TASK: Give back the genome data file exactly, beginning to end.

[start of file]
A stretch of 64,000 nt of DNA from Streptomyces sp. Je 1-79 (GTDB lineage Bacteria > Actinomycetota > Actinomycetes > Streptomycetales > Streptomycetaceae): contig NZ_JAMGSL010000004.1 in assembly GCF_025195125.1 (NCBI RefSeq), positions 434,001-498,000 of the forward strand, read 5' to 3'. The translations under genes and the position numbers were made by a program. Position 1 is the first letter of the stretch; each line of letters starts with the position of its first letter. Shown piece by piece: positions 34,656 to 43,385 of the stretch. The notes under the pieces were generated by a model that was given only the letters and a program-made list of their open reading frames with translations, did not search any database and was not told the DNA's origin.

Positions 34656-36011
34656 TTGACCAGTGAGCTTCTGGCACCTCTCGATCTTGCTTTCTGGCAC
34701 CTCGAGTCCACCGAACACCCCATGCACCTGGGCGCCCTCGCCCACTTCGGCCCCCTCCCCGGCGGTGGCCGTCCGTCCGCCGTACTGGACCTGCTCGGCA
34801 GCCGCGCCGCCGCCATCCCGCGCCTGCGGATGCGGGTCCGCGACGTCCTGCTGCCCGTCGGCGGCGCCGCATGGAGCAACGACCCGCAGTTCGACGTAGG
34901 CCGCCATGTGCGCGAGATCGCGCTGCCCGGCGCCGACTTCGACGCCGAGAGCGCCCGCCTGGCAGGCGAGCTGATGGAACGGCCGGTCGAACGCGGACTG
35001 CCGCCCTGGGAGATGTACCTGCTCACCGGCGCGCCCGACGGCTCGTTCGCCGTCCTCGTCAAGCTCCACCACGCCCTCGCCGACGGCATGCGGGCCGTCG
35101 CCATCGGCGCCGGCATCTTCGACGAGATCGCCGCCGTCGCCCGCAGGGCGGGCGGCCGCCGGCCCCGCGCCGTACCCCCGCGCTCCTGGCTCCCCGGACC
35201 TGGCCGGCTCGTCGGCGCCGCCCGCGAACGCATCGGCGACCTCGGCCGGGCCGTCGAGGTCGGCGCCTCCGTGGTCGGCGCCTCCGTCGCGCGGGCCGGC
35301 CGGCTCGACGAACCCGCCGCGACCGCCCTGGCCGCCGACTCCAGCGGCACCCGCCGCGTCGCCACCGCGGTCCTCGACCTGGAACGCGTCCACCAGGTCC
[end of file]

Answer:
A stretch of 64,000 nt of DNA from Streptomyces sp. Je 1-79 (GTDB lineage Bacteria > Actinomycetota > Actinomycetes > Streptomycetales > Streptomycetaceae): contig NZ_JAMGSL010000004.1 in assembly GCF_025195125.1 (NCBI RefSeq), positions 434,001-498,000 of the forward strand, read 5' to 3'. The translations under genes and the position numbers were made by a program. Position 1 is the first letter of the stretch; each line of letters starts with the position of its first letter. Shown piece by piece: positions 34,656 to 43,385 of the stretch. The notes under the pieces were generated by a model that was given only the letters and a program-made list of their open reading frames with translations, did not search any database and was not told the DNA's origin.

Positions 34656-36011
34656 TTGACCAGTGAGCTTCTGGCACCTCTCGATCTTGCTTTCTGGCAC
34701 CTCGAGTCCACCGAACACCCCATGCACCTGGGCGCCCTCGCCCACTTCGGCCCCCTCCCCGGCGGTGGCCGTCCGTCCGCCGTACTGGACCTGCTCGGCA
34801 GCCGCGCCGCCGCCATCCCGCGCCTGCGGATGCGGGTCCGCGACGTCCTGCTGCCCGTCGGCGGCGCCGCATGGAGCAACGACCCGCAGTTCGACGTAGG
34901 CCGCCATGTGCGCGAGATCGCGCTGCCCGGCGCCGACTTCGACGCCGAGAGCGCCCGCCTGGCAGGCGAGCTGATGGAACGGCCGGTCGAACGCGGACTG
35001 CCGCCCTGGGAGATGTACCTGCTCACCGGCGCGCCCGACGGCTCGTTCGCCGTCCTCGTCAAGCTCCACCACGCCCTCGCCGACGGCATGCGGGCCGTCG
35101 CCATCGGCGCCGGCATCTTCGACGAGATCGCCGCCGTCGCCCGCAGGGCGGGCGGCCGCCGGCCCCGCGCCGTACCCCCGCGCTCCTGGCTCCCCGGACC
35201 TGGCCGGCTCGTCGGCGCCGCCCGCGAACGCATCGGCGACCTCGGCCGGGCCGTCGAGGTCGGCGCCTCCGTGGTCGGCGCCTCCGTCGCGCGGGCCGGC
35301 CGGCTCGACGAACCCGCCGCGACCGCCCTGGCCGCCGACTCCAGCGGCACCCGCCGCGTCGCCACCGCGGTCCTCGACCTGGAACGCGTCCACCAGGTCC